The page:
24 February 2022
Demystifying Cloud Computing – Part 2: Public, Private, Hybrid Cloud
by Stephanie Schuldes
Making decisions about IT infrastructure today is virtually impossible without understanding the fundamentals of cloud computing. This miniseries takes you through the basics, with part one having introduced the different service models (IaaS, PaaS, SaaS). Today, we’ll look at the cloud deployment models and explain what there is to know about public, private, and hybrid cloud scenarios.
The public cloud is probably the most commonly known model. It makes it possible for many users to gain access to services via the public internet. The data of the users is kept separate, allowing access to only their own data (multitenancy).
With a private cloud, access to services and resources is restricted to a single organization and is not available to the general public. The operation is either handled by the company or in a data center that is managed by a third party.
A hybrid cloud is a combination of public and private clouds. The goal is to create a unified and interconnected environment that enables seamless scaling and migration of apps that can access data from any cloud without concern for the underlying infrastructure. This is made possible by cloud-native technologies that emphasize portability, virtualization, and automation:
According to the Red Hat Global Tech Outlook 2022, 30 percent of enterprises use hybrid cloud, while the share of pure public or private cloud has decreased.
When deciding which cloud architecture is the best fit for one’s needs, a variety of factors needs to be considered. The reliability, performance, and security of IT environments are critical for business continuity.
Some technological, personnel, and financial requirements to be considered are for example:
A recent Techconsult study on cloud deployment in German SMEs revealed that the use of different cloud architectures varies depending on the size of the organization. The results show that the private cloud is most commonly used by medium-sized businesses (500-999 employees, 55 percent). Large corporations use both hybrid cloud and private cloud equally (43 percent). Small businesses (50-99 employees) are the most likely to use pure public cloud. In general, hybrid cloud and multi-cloud are growing, particularly in smaller medium-sized businesses (100-499 employees) and in half of companies larger than 1,000; pure private cloud is declining.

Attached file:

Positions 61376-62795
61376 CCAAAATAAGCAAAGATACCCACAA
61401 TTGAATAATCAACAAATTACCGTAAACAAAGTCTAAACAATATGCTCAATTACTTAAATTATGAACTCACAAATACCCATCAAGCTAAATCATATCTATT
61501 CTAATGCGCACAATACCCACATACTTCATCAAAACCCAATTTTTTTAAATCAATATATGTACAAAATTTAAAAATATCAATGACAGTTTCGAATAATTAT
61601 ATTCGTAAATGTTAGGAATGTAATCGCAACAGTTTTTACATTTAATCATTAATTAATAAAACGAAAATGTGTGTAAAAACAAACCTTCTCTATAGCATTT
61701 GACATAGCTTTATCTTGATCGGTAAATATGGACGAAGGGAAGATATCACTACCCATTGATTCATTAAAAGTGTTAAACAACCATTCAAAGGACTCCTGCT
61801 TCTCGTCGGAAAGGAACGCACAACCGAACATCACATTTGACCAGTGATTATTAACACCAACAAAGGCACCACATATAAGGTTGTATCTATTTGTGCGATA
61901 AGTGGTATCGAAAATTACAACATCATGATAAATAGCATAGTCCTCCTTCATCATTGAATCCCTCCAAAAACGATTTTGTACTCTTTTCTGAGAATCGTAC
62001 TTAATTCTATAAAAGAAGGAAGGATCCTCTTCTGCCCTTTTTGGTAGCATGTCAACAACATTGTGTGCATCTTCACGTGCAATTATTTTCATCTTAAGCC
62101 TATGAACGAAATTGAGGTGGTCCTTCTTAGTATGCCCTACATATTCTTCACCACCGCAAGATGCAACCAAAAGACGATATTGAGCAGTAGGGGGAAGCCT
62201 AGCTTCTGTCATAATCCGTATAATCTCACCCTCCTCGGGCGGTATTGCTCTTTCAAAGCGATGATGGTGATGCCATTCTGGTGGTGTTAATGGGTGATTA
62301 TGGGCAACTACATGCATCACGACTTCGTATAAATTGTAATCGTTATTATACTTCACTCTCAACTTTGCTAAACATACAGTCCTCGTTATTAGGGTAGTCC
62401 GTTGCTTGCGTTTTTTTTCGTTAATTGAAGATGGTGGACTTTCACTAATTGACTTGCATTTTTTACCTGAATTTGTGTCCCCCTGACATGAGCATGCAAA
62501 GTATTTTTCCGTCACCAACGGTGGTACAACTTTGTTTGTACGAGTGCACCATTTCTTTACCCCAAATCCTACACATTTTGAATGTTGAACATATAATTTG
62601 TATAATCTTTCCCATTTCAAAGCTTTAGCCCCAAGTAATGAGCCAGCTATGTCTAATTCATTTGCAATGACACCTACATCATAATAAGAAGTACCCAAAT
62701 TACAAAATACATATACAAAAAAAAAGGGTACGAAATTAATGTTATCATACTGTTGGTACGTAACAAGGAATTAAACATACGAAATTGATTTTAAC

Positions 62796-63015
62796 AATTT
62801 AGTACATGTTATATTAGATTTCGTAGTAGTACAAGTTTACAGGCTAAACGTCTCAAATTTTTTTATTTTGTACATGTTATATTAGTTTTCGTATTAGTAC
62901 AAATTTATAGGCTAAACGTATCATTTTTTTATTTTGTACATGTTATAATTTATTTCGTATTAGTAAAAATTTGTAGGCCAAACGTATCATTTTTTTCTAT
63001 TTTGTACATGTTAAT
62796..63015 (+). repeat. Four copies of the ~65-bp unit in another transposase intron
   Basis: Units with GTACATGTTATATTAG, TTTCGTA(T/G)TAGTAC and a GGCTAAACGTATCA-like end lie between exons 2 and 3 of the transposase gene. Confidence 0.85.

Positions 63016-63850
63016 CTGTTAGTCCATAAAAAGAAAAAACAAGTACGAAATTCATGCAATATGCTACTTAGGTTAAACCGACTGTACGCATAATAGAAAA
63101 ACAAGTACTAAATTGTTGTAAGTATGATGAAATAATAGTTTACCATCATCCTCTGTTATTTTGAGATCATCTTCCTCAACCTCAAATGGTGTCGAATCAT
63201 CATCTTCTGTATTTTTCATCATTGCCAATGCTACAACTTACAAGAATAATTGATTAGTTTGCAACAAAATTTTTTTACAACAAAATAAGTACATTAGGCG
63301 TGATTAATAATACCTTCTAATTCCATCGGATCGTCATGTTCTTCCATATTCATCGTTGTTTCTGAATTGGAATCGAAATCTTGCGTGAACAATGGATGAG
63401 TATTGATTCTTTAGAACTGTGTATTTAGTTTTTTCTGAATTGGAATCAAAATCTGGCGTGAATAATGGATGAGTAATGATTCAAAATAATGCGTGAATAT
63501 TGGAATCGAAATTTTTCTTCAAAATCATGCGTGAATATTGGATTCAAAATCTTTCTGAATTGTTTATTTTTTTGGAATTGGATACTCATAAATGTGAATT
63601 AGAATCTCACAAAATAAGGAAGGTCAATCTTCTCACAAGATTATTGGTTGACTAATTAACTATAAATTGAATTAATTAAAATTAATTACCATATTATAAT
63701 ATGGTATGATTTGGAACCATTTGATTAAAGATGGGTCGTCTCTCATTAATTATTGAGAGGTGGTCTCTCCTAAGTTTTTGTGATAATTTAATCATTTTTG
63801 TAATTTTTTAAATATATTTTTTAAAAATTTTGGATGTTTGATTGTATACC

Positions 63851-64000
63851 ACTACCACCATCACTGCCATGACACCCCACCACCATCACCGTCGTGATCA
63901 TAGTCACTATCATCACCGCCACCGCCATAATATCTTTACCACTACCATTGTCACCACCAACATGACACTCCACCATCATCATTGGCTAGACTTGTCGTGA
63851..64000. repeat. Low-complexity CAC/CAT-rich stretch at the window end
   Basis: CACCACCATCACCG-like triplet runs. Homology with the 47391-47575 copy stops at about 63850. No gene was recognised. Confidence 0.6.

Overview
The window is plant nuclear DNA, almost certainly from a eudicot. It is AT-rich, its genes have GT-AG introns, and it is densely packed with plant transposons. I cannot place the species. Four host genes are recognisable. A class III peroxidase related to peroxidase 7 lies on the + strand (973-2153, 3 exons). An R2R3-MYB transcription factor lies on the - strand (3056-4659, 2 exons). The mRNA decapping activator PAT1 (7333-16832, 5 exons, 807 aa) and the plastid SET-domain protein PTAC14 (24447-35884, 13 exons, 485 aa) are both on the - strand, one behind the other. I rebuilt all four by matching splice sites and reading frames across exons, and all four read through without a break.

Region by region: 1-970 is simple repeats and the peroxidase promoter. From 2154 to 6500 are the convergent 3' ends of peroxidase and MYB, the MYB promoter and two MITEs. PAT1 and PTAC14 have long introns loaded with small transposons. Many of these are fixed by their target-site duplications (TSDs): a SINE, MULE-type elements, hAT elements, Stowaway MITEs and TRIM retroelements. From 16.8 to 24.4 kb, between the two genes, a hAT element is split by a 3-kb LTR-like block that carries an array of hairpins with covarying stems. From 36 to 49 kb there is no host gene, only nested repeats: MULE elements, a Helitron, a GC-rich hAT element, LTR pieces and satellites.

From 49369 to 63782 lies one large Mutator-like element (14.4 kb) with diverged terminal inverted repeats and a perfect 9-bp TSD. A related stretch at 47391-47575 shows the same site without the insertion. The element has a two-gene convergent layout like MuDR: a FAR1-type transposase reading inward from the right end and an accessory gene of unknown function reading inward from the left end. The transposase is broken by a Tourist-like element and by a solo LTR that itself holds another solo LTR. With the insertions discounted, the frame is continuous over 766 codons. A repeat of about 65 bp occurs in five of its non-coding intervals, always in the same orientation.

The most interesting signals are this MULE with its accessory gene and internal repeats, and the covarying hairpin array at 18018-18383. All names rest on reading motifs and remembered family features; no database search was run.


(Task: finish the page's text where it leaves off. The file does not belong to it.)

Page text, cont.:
Cloud computing is already a significant component of the majority of IT infrastructures, and hybrid cloud, in particular, is quickly becoming a critical building block for new applications and environments. Because the deployment models, pricing models, and service features of IaaS, PaaS, and SaaS are converging, it can be difficult to determine which model is the best fit for your operating requirements.
A good rule of thumb is to use a private cloud infrastructure when security and compliance concerns outweigh cost considerations. Using a public cloud infrastructure takes precedence in situations where cost alone matters. The hybrid model represents an attractive compromise between the other two in situations where security and compliance are of great importance. Moreover, the decision to use either one of the three models must be based on factors such as the type, scope, and workloads of the application to be developed, as well as budget, team skills, timeline, and compliance requirements.